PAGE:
For True UC, Remember Smartphones

IT's been pushing UC and mobility initiatives on separate tracks. But if either is to realize its full potential, CIOs must make integration a priority.

March 16, 2011

9 Min Read
Network Computing logo

On their own, both unified communications and mobilization have the potential to revolutionize communications. Employees want the same capabilities on their smartphones and tablets as they have on their desk phones and laptops, and from a productivity standpoint, it makes all the sense in the world for IT to accommodate them. So why do most analysts peg mobile UC adoption at less than 10%?

The problem is twofold. First, enterprise adoption of UC has been slow and haphazard; respondents to our most recent InformationWeek Analytics Unified Computing Survey blame this on everything from a lack of employee engagement to aging infrastructures that limit their ability to guarantee consistent quality. Many companies, facing tough budget choices, are still limiting their efforts to IM/chat and voice over IP. Second, there's a systemic integration gap between mobility and almost everything else that goes on in IT. Smartphones are everywhere and tablets are gaining, but we're behind on security, application development, and management, not just UC.

Vendors aren't much help, either. While UC is being driven by enterprise software and hardware companies, mobility is dominated by the consumer market and handset and mobile software vendors. As such, efforts to merge the two have to be driven by CIOs. You're just not going to find sexy mobile UC applications at the iTunes App Store.

For IT, even as employees are knocking your door down looking for support to extend beyond industry-standard BlackBerrys to iPhones and Android smartphones and tablets, the mobile UC tools from the likes of Avaya, Cisco, and Microsoft that could make integration easier haven't been widely adopted. Sure, the clients are included at no cost with the vendors' packaged licensing options, but in many cases, you're getting what you paid for. Their capabilities are simply not as well thought out or compelling as the ones employees have natively on their devices, because mobility buyers are pursuing initiatives to boost productivity that are independent of UC. Push e-mail, pioneered by BlackBerry, has now become standard on smartphones, so secure interfaces to platforms like Microsoft Exchange are just expected. With core functions like e-mail, text, contact, and calendar synchronization, even the ability to join a conference with a single click, supported through virtually any smartphone platform, why would users willingly install other clients, especially on their own devices?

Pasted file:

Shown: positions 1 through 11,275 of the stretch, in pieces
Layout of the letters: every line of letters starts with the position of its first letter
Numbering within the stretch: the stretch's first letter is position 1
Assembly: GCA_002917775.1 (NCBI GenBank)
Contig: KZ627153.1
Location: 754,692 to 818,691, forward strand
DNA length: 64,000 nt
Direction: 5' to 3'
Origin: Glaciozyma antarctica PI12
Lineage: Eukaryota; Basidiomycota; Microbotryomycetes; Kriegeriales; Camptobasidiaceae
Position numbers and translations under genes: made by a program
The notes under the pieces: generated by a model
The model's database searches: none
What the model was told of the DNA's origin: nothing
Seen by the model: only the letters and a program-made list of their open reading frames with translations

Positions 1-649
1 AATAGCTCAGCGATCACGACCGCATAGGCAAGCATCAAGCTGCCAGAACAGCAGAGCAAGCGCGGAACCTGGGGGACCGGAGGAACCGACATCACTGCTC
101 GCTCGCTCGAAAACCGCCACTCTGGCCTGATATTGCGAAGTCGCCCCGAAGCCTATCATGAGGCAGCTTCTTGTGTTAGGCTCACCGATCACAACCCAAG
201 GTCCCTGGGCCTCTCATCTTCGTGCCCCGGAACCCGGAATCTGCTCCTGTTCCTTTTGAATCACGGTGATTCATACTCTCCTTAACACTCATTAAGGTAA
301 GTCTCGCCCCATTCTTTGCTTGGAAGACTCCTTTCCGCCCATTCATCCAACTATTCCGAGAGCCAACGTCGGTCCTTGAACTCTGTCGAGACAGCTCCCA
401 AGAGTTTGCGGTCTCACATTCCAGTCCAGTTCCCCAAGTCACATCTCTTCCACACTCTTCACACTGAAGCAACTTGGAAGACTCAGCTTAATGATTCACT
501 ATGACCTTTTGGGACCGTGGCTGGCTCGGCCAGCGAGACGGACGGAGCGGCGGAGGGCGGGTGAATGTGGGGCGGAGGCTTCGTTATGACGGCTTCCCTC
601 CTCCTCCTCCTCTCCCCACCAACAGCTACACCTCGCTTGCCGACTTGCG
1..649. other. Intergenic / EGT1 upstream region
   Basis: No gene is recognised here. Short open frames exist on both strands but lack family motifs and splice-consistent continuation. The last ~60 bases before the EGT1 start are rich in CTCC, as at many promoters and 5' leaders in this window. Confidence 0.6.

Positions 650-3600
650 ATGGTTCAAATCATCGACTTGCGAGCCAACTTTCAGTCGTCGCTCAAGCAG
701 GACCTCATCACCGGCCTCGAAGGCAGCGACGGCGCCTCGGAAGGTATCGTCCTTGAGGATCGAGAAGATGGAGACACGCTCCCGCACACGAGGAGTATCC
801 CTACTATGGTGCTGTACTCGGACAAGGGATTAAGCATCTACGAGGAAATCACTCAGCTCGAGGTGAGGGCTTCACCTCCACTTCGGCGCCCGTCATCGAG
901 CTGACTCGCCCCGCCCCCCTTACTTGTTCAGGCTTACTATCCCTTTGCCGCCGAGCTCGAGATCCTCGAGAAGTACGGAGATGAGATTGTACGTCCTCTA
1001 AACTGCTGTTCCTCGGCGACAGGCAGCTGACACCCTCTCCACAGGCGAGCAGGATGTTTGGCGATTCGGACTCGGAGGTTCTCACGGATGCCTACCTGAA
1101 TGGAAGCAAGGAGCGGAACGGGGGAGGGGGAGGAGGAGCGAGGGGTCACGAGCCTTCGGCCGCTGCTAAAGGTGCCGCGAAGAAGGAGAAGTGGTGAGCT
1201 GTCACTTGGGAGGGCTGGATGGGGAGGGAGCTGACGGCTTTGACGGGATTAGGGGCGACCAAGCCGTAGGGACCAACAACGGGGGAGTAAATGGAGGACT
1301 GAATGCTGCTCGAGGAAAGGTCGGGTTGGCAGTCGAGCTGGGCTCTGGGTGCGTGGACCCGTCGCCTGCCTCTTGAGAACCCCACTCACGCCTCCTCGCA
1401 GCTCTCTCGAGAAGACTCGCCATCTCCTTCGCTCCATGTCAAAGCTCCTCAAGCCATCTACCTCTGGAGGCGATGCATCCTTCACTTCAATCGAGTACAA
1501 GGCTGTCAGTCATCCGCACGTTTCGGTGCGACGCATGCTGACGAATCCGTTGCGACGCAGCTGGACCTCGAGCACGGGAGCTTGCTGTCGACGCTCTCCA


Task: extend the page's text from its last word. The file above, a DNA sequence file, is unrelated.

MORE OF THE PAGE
You have to sell this. Harness the enthusiasm for extending rich communications capabilities to push for a revitalized--and this time truly unified--fixed-mobile integration program. Employees should (and want to) be free to move transparently and securely among all their communications channels. Most important, they should be able to begin a communications thread on one device and pick it up later on another. Contacts, with their presence status, should be visible on the mobile device, and the employee's presence (including the fact that he's mobile) should be visible to contacts. Existing mobile apps give users the ability to synchronize e-mail, contacts, and calendar entries between desktop and mobile devices, but we should also empower users to integrate call logs and text chats. For example, if the CFO makes or receives a call on her desktop, she should be able to see it on her smartphone and vice versa.

Further, we should welcome some of the leading-edge capabilities from the consumer market into our enterprise mobility programs. Probably the single biggest gap is in capitalizing on location information--consumer services from Foursquare, Facebook, and their ilk are leaving enterprise offerings in the dust. But think of the value of location-based presence status updates. Today, UC presence engines can change a user's status based on calendar entries, schedules, and other factors. Most can recognize when someone is engaged in a wired network call. And virtually every cell phone has location capability built in. Combine them--with proper privacy controls--and we can know where a user is, and based on that, automatically change his presence status.

Yes, it sounds ambitious. But fail to encompass all these channels, and the value of your efforts drops off sharply.

Get Your Layers Straight

Vendors such as Avaya, Cisco, NEC, and Siemens highlight the UC capabilities of their IP PBXes as a major selling point. However, while an IP PBX combines voice, data, and video at Layers 1 through 3, UC is about integrating those functions up at Layer 7.

Software vendors, particularly Microsoft, are working to push UC forward. Redmond is looking to expand its toolset to incorporate voice and video, and has made major headway in deploying its Lync UC product, formerly Office Communications Server. The most recent version of Lync, released in November, sports telephony elements beefed up to the point where Microsoft feels it can compete toe-to-toe with the likes of Cisco and Avaya. However, the initial version of Lync is focused primarily on desktop installations, and while Microsoft had a mobile client for the earlier OCS version, that client operated on the Windows Mobile operating system.

Nokia recently agreed to adopt Microsoft's new Phone 7 operating system in place of Symbian, and Microsoft in turn is planning a Phone 7 Lync client ahead of developing clients for Android, BlackBerry, and iPhone.

As if the ever-changing platform landscape weren't challenging enough, CIOs also must navigate the evolving nature of policies governing mobile devices. Where in the past, companies provided key employees with smartphones, typically BlackBerrys, and then enforced strict usage rules, more and more businesses are adopting a "bring your own device" philosophy.